Reflection: Relationships and Representation

In Interpreting LGBT History at Museums and Historic Sites, Susan Ferentinos writes about how Americans’ perceptions of homosexuality have changed over time. Her book makes it clear that there have always been LGBT Americans, but that people did not always think about homosexuality in the same way that we do now. However, Ferentinos does bring up the point that some people who were in long-term same-sex relationships would not necessarily have thought of themselves as being attracted to people of the same gender, if there was no sexual dimension to their relationship.[1] During our class discussion, we talked about these different types of historical LGBT relationships. We briefly touched on whether or not those relationships had to be sexual to be co

nsidered queer.

I do not think historians should assume that sexual intercourse is necessary to consider a relationship queer. While I agree that not all Americans who lived in this same house with someone of the same gender were definitely queer, historians should not assume that just because there isn’t evidence of same sex partners having sex does not mean they were straight and merely living together.


This is partly because details of people’s relationships often have not survived. People may not have written about the sexual aspects of their relationships in letters or instructed that their letters be destroyed after their deaths, as many LGBT people did.[2] Although museum professionals should not rush to assign labels to historical individuals, in many cases, if they wait to find evidence that someone engaged in sexual intercourse with people of the same gender, museums will continue to struggle to reach an underrepresented audience.

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Jennie Augusta Browncombe, Untitled (Two Girls at a Window), Photo Courtesy, National Gallery of Art

In addition, queer relationships need not include sex at all. By implying that a queer relationship is necessarily based on sexual attraction, Ferentinos ignores people who do not experience sexual attraction at all. Romantic attraction is not the same thing as sexual attraction. One percent of people are asexual and they can fall in love just as people who experience sexual attraction do. While this is a very small percentage of the population, it includes 3.16 million Americans.[3] Not all people who are asexual identify as queer because of their asexuality, but many do. Others identify as queer, lesbian, or gay because they only feel romantic attraction to others of the same gender.[4]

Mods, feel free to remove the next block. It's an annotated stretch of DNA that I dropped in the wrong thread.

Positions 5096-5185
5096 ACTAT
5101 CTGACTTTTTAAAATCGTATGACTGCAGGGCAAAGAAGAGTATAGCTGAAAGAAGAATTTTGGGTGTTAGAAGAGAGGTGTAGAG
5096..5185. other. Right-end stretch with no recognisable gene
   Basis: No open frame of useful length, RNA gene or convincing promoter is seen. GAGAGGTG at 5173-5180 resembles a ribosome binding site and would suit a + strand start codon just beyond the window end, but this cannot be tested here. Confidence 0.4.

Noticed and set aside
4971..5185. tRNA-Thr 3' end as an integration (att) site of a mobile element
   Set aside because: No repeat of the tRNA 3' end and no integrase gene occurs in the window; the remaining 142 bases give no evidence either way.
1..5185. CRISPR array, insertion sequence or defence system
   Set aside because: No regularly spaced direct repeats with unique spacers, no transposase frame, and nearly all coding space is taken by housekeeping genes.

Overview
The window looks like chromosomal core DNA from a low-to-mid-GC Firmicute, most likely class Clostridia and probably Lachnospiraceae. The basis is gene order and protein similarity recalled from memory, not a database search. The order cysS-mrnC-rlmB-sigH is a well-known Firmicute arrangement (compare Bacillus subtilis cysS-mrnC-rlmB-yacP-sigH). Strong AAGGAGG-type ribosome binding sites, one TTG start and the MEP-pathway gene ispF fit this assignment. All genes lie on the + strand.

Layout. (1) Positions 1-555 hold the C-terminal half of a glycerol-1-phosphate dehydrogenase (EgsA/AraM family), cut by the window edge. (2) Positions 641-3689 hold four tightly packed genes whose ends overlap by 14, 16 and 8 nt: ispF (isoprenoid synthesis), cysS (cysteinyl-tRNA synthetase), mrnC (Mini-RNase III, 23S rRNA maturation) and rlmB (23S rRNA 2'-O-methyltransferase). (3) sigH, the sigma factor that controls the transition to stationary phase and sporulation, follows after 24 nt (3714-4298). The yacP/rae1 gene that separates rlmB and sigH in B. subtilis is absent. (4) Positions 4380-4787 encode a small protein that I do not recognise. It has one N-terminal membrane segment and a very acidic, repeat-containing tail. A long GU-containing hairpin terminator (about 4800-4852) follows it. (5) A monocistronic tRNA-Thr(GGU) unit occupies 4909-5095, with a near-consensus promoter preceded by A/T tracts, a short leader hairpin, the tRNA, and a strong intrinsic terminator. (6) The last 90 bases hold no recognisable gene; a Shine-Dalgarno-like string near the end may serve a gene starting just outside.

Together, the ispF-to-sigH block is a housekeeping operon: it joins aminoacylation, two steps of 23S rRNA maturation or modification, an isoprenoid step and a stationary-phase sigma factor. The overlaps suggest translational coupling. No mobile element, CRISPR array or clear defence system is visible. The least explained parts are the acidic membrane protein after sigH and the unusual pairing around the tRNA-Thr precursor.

Photo Courtesy EMM, not Emma on Facebook (via Asexual Visibility and Education Network)

Speaking to New York Magazine, one asexual individual said, “I had thought, I don’t really want to have sex with anyone. Guess I’ll be alone for the rest of my life. That sucks….it made me really happy to know that there were other people like this and that being asexual does not mean you can’t be in love. And it doesn’t mean there’s something wrong with you.”[5] Lesbian, gay, bisexual, and transgender people have always existed, and so too have asexual people. Just as other underrepresented people deserve to see themselves in museums, so too do asexual people. By allowing for romantic relationships that do not include sex to be considered on par with sexual relationships, museums can help normalize the idea of asexuality.


[1] Susan Ferentinos, Interpreting LGBT History at Museums and Historic Sites, Interpreting History Series (Lanham, MD: Rowman & Littlefield, 2015), 38-39.

[2] Ferentinos, Interpreting LGBT History, 24.

[3] Ellen McCarthy, “Asexuals Seek to Raise Awareness of the ‘Invisible Orientation’,” The Washington Post, November 24, 2014,

[4] “General FAQ,” Asexual Visibility and Education Network,

[5] Amy Sohn, “Shifting to Neutral,” New York Magazine, March 7, 2005,

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